Oxford tourist falls to death at Indian temple

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Roger StotesburyImage copyright
Roger Stotesbury/ PA Wire

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Roger Stotesbury was on a “middle-aged gap year” with his wife Hilary and they were due to return home this month

A British man has fallen to his death while taking photos at a temple in India during a year-long world trip.

Roger Stotesbury, 56, was visiting Orchha, in the Indian state of Madhya Pradesh, with his wife Hilary on Friday when he plummeted 30ft (9m) from the Laxmi Narayan temple.

The couple, from Oxford, were blogging about their “middle-aged gap year”.

The Foreign Office said it was providing assistance to the family of a British man following his death.

‘Devoted couple’

Mr Stotesbury’s family said the father of two had just finished taking shots of the scenery from the 17th Century temple, about 160 miles south of the Taj Mahal.

The couple had been due to return to the UK this month, after completing their India trip.

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Vinod Shenoy

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Mr Stotesbury was taking photos on first floor of the Laxmi Narayan temple when he fell 30ft

A family spokesman said: “They were the most happily married couple I have ever known. They were just so devoted to each other.

“Roger took lots and lots of photographs, and he had gone to take some views from the temple.

“He put his equipment down and then he fell.”

On their blog, Mr Stotesbury wrote that his motto was to “die young as late as possible”.

The couple also wrote: “We took the view that on your deathbed you never wish you’d spent more time in the office.

“We’ve seen our two kids off into the wider world and we have no more caring responsibilities for our parents.

“So we thought now is the time to take a gap year and travel whilst we still have the health and energy. After all you only live once.”

In a statement issued on their behalf by the Foreign Office, his family said: “Roger Stotesbury was one of the most enthusiastic men who walked the planet, and was incredibly loved by his wife, children and the surrounding community.

“He brightened every room he entered. He and his wife, Hilary had planned their round-the-world gap year since the beginning of 2016 and set off on 1 November last year.

“They loved the last 11-and-a-half months of energetic travel, exploring from the bottom tip of Patagonia, right up through the Americas, to Canada, Australia, China, Japan, Korea, Indonesia, Malaysia and finally India.”

A Foreign Office spokesman said: “We are providing assistance to the family of a British man following his tragic death in India on 13 October.

“Our thoughts are with the family at this sad time.”

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India guru rape: Inside huge temple complex

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A controversial Indian guru convicted of rape has been sentenced to 20 years in prison.

Self-styled holy man Gurmeet Ram Rahim Singh was found guilty of sexually assaulting two female followers on Friday in Panchkula.

His followers rioted after the verdict, leaving 38 dead.

Forty thousand people worship at his sprawling temple complex, which includes its own hospital and hotel.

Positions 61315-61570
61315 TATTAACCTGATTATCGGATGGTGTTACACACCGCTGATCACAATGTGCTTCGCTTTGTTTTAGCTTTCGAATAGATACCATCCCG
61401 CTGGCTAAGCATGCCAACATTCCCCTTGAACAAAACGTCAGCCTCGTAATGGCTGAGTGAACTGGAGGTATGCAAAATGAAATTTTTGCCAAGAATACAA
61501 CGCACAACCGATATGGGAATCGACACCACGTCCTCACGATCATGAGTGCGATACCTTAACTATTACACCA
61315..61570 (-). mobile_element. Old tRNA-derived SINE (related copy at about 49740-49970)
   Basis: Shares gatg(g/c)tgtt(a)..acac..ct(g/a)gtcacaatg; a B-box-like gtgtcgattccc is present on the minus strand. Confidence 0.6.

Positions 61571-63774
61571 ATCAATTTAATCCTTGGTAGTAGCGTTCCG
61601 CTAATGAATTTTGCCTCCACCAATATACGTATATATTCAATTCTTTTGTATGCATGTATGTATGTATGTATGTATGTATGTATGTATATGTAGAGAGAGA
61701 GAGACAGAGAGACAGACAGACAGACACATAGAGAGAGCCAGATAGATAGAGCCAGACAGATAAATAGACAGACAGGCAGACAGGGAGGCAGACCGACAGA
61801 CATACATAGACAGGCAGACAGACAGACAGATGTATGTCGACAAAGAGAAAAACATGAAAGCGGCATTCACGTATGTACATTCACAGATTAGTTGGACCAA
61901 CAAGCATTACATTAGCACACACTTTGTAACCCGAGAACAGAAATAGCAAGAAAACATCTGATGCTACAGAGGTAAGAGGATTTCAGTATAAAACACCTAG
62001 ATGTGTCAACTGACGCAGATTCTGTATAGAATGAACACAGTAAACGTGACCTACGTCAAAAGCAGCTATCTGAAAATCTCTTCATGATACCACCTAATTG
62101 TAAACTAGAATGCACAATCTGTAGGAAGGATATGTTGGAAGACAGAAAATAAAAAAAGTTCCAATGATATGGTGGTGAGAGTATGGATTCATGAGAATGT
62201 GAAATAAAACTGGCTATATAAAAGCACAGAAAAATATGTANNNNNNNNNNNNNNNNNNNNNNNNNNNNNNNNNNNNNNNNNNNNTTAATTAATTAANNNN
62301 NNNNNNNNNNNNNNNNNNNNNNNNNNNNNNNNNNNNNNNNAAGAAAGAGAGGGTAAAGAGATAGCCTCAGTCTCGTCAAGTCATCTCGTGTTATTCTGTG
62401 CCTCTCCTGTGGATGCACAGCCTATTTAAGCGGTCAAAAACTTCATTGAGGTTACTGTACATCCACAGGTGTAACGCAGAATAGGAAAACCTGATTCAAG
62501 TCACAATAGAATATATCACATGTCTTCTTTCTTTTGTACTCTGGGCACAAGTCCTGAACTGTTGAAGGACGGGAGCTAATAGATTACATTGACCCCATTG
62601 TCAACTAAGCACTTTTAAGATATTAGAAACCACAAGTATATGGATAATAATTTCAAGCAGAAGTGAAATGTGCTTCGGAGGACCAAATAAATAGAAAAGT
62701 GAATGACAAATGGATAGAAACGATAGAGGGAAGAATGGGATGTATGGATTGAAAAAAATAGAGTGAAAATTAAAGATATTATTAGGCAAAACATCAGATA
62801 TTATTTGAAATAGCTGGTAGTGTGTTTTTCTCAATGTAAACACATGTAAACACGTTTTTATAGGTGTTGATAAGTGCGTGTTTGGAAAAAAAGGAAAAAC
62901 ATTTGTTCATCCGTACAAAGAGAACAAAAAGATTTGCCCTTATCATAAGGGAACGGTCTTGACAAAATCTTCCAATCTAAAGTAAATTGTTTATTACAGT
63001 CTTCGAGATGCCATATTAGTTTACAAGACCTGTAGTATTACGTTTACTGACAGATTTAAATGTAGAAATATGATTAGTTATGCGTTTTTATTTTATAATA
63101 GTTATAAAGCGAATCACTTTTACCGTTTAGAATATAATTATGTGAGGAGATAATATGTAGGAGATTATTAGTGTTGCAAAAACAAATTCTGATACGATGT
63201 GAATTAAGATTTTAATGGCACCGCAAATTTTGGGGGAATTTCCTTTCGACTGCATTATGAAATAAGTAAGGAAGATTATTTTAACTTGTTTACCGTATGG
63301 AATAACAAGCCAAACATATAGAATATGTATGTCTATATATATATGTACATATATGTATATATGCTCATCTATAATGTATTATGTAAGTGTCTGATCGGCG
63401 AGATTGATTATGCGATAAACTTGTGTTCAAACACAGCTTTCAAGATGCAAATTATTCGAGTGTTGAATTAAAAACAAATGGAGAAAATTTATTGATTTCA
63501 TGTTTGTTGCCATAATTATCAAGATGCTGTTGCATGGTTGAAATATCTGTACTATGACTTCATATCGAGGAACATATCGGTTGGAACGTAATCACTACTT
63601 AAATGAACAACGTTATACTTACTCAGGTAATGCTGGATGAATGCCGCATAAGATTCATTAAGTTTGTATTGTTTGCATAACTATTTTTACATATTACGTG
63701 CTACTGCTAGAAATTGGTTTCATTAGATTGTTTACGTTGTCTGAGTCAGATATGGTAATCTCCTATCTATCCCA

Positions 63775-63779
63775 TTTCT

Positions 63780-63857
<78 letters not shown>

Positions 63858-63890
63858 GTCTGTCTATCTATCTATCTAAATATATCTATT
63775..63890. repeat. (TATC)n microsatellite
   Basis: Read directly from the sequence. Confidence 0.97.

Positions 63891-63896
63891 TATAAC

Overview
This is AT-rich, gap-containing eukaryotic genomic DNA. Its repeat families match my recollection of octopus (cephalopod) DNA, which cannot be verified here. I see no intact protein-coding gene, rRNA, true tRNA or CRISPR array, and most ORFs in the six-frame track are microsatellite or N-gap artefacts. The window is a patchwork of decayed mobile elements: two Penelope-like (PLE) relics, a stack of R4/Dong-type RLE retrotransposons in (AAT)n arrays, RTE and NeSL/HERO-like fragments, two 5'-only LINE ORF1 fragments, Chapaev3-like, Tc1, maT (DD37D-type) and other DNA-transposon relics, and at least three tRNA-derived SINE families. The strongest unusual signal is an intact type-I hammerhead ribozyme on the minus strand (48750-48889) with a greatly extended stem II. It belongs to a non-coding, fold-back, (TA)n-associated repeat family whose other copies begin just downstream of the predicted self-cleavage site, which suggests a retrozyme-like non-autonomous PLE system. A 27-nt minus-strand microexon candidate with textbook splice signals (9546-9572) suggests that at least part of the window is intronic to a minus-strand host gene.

The BBC’s Justin Rowlatt has been inside.

Produced by Shalu Yadav, filmed and edited by Varun Nayar

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Bollywood Actor Shahrukh Khan Along With His Son Abram Visit and Pray at Golden Temple



Bollywood Actor Shahrukh Khan Along With His Son Abram Visit and Pray at Golden Temple Amritsar.

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BIGGEST HINDU TEMPLE IN WORLD TOP 10 LIST 2017



A Hindu temple or mandir is a structure designed to bring human beings and gods together, using symbolism to express the ideas and beliefs of Hinduism.[2] The symbolism and structure of a Hindu temple are rooted in Vedic traditions.[2] A temple incorporates all elements of Hindu cosmos – presenting the good, the evil and the human, as well as the elements of Hindu sense of cyclic time and the essence of life – symbolically presenting dharma, kama, artha, moksa, and karma.[3][4]

The spiritual principles symbolically represented in Hindu temples are given in the ancient Sanskrit texts of India (for example, Vedas and Upanishads), while their structural rules are described in various ancient Sanskrit treatises on architecture (Brhat Samhita, Vastu Sastras).[5][6] The layout, the motifs, the plan and the building process recite ancient rituals, geometric symbolisms, and reflect beliefs and values innate within various schools of Hinduism.[2] A Hindu temple is a spiritual destination for many Hindus, as well as landmarks around which ancient arts, community celebrations and economy have flourished.[7][8]

Hindu temples come in many styles, are situated in diverse locations, deploy different construction methods and are adapted to different deities and regional beliefs,[9] yet almost all of them share certain core ideas, symbolism and themes. They are found in South Asia particularly India and Nepal, in southeast Asian countries such as Cambodia, Vietnam and islands of Indonesia and Malaysia[10][11] and countries such as Fiji, Mauritius, Guyana, Trinidad and Tobago, the Caribbean, Suriname, South Africa, Europe and North America with a significant Hindu community.[12] The current state and outer appearance of Hindu temples reflect arts, materials and designs as they evolved over several millennia; they also reflect the effect of conflicts between Hinduism and Islam since the 12th century.[13] The Swaminarayanan Akshardham in Robbinsville, New Jersey, United States, within the New York City Metropolitan Area, was inaugurated in 2014 as the world’s largest Hindu temple.[1]

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